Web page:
Not all autistic people are good with computers. Not all autistic people know how to code. Not all autistic people like or want to be good with computers. We exist, we are here despite what the media and everyone else says. Stop assuming we are all computer savants. It hurts people.

Au-Ti, Autistic Community and Abusive Behaviour

[Image Description: the word autism surrounded by translations for “hello” in multiple languages, above a rainbow strip with text that reads “by autistic people for everyone”]

Au-Ti, known also as Autists, Autism @ Au-Ti, and on twitter as @AUTIGROUP is led by an autistic man from England called Adrie Cornelis, formerly known as Adrie Van Der Meer. The ideology behind the Au-Ti group is not progressive or supporting true neurodiversity. The group embraces the use of functioning labels and the term Aspergers, despite the numerous concerns raised by various autistic people over both the ineffectiveness of functioning labels and the links between Hans Asperger and the Nazis.

In June I resigned as an admin of this group and wrote an open letter giving my reasons. In light of further criticisms of the group from multiple sources, I wish to expand upon the contents of that letter and talk about the various experiences I had or witnessed within the group that ultimately led to my decision to publicly resign. I have wished to share this since leaving, but felt intimidated into remaining silent on many things.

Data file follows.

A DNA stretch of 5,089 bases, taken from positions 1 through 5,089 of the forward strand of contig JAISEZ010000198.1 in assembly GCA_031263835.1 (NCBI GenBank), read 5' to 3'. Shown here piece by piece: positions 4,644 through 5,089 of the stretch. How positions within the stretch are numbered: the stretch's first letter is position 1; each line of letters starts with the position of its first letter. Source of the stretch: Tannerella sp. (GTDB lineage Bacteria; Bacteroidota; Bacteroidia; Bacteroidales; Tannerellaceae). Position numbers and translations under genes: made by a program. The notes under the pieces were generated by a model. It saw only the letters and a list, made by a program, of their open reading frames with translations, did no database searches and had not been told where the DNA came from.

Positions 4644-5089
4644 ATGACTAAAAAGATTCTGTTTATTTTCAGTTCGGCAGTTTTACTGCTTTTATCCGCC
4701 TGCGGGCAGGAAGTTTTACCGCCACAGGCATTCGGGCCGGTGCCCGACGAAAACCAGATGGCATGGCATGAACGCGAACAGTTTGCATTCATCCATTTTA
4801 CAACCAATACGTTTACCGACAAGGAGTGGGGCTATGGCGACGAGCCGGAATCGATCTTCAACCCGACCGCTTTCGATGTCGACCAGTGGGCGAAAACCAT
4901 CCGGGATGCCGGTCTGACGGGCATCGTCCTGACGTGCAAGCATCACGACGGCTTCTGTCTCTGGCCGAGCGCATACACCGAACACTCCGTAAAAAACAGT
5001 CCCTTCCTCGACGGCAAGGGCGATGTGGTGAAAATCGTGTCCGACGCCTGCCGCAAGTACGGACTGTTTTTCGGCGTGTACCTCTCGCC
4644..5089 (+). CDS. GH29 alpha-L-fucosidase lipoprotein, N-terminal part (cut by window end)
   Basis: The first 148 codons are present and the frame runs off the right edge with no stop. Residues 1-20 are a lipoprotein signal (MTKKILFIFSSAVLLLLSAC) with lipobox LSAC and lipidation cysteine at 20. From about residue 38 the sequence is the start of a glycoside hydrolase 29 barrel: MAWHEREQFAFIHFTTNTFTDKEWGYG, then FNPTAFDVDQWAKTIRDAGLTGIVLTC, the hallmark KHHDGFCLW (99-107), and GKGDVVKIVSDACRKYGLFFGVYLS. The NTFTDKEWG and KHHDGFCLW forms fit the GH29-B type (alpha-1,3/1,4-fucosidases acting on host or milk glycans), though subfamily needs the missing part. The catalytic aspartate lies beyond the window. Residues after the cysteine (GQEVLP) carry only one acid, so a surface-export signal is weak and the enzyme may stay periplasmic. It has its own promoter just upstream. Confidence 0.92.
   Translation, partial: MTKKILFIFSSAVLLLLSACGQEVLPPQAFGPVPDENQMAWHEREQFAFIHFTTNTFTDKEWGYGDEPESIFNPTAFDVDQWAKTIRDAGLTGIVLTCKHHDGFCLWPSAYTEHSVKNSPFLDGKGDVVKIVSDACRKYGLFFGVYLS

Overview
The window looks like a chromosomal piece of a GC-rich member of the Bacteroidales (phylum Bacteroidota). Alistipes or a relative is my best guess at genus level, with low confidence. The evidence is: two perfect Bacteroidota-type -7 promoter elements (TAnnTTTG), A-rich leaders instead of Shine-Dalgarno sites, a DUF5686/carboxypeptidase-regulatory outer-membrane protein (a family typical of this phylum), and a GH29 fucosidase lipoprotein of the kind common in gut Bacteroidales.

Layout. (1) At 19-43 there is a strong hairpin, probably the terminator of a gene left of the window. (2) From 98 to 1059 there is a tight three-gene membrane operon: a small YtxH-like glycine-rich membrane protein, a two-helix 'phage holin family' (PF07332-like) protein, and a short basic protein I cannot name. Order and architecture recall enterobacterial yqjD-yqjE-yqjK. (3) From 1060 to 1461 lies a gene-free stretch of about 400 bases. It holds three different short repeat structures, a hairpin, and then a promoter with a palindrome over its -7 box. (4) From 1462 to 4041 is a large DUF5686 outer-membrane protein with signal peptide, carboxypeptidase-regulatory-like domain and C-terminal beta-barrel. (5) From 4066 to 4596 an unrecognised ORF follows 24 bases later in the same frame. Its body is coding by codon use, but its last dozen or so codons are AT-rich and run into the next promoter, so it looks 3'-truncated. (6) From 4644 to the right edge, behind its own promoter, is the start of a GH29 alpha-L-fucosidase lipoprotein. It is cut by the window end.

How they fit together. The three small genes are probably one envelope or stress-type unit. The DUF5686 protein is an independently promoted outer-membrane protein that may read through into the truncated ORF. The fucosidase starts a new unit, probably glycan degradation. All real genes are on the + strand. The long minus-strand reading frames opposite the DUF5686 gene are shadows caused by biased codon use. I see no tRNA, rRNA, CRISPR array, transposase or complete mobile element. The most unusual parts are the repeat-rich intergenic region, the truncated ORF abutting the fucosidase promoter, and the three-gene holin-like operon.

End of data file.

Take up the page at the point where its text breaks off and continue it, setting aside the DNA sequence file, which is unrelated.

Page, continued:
While in the group, a new member joined and I was tagged as a person from Scotland they could speak to, as they were also from Scotland. This person, through repeated questions, managed to ascertain that we lived nearby to each other. They were in their 40s, I was 24 and presented at the time as a woman. He began messaging me privately less than an hour into our conversation, and asked me for a date. I blocked him.